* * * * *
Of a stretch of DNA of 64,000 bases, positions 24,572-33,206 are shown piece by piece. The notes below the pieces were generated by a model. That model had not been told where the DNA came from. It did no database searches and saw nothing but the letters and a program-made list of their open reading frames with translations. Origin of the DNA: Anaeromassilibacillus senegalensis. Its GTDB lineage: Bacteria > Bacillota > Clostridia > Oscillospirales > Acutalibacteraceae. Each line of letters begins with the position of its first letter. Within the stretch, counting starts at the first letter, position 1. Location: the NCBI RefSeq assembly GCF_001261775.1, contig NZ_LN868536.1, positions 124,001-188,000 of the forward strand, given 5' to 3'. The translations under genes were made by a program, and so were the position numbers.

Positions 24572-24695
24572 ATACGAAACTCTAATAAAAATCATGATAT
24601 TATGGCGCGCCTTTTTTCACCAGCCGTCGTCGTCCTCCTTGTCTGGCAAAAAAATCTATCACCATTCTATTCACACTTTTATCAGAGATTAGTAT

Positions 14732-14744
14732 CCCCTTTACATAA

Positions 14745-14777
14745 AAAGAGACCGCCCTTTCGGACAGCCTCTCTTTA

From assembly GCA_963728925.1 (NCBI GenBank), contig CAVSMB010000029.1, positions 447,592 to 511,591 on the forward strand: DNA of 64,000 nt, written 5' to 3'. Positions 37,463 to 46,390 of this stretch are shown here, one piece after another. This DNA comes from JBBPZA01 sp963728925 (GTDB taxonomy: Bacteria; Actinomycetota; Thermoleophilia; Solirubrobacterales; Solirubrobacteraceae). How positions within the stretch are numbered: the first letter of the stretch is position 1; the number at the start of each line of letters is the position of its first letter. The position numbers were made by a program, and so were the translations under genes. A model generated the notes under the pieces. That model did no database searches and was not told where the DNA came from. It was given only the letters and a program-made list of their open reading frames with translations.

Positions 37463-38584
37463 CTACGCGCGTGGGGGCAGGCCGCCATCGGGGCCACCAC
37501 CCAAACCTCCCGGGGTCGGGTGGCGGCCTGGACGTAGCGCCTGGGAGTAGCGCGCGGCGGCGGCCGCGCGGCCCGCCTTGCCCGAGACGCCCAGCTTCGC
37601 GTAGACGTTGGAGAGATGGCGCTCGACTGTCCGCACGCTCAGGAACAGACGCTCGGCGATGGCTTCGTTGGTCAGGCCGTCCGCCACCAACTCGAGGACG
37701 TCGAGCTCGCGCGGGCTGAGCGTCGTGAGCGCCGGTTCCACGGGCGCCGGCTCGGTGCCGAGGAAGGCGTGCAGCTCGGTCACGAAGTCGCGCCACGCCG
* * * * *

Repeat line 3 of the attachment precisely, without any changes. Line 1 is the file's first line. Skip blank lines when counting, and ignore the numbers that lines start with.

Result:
24572 ATACGAAACTCTAATAAAAATCATGATAT